Formal education is, in many countries, increasingly a universal experience. Education also occurs throughout our lives in various informal contexts. It is hardly surprising that we are surrounded by literary texts and popular culture that represent experiences of education, from school days to driving lesson to language learning and much more. I am interested in representations of Shakespeare in other countries and in diverse popular forms such as manga and anime. Articles concerning such representations have been published in the British Shakespeare Association’s Teaching Shakespeare magazine, of which I am the founding editor.
To explore a currently under-researched aspect of and/or texts containing representations of education in literature and popular culture. To theorise about the function of and/or effect of these representations on stakeholders: readers, educators, students, publishers, educational and literary organisations and cultural industries. Research questions to be determined by the student, through reading and supervision.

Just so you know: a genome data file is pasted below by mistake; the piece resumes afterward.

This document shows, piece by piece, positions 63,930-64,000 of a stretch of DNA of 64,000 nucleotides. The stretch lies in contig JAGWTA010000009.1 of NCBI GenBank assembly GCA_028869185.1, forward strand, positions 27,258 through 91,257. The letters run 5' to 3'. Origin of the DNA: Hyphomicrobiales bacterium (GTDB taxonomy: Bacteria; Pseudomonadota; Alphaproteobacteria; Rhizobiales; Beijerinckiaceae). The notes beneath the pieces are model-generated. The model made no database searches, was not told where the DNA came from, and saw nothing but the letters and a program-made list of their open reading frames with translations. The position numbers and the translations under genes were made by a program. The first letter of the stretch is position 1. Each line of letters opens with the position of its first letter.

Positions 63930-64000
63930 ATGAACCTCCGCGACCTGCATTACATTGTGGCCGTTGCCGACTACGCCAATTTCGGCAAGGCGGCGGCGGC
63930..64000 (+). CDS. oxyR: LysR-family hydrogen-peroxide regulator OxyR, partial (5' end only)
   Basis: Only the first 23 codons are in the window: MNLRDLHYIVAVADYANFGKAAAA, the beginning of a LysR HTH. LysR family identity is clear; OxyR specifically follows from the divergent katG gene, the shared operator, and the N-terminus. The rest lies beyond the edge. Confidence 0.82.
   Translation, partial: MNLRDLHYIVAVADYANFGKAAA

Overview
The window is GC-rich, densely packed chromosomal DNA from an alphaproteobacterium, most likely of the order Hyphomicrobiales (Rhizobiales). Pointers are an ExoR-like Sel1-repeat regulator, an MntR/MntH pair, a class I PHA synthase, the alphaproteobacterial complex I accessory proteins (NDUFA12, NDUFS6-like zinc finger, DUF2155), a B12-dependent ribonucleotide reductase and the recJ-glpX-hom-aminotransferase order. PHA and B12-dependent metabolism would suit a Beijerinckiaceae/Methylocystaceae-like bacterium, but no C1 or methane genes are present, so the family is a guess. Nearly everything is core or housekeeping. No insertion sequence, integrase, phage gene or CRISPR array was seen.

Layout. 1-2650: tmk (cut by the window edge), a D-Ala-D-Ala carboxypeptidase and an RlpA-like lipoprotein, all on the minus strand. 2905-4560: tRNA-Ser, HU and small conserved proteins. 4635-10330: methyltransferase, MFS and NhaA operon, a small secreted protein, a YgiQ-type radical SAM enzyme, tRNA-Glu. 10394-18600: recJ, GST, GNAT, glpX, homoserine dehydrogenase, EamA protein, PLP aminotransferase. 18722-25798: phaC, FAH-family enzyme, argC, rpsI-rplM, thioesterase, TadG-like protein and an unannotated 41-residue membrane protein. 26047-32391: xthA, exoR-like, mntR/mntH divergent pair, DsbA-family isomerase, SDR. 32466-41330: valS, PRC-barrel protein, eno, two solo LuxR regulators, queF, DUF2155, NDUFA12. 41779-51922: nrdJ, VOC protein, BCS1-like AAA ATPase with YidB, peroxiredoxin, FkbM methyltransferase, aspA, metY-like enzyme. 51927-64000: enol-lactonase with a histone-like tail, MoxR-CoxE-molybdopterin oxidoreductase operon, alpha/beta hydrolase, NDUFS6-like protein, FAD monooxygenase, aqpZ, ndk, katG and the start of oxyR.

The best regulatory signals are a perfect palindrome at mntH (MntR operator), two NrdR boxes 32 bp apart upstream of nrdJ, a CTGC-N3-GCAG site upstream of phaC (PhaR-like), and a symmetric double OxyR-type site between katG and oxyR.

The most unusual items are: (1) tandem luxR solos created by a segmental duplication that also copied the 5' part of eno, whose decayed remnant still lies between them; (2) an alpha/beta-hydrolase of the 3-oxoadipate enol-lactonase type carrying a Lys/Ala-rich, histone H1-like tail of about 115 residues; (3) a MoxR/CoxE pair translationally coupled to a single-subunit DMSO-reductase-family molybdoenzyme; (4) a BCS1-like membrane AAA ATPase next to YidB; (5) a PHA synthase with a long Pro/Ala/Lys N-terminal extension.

To be determined by the student, through reading and supervision. My own work in this area has focussed particularly on analysing representations of teaching and learning Shakespeare in documentary and reality television programmes as well as in dedicated Shakespeare seasons such as the BBC’s Shakespeare Unlocked (2012) and Shakespeare Festival (2016). More recently, I have explored young adult vampire Romeo and Juliet novels as representations of a crisis around young adult sexuality, consent and sexual violence - and as a resource for dealing with these issues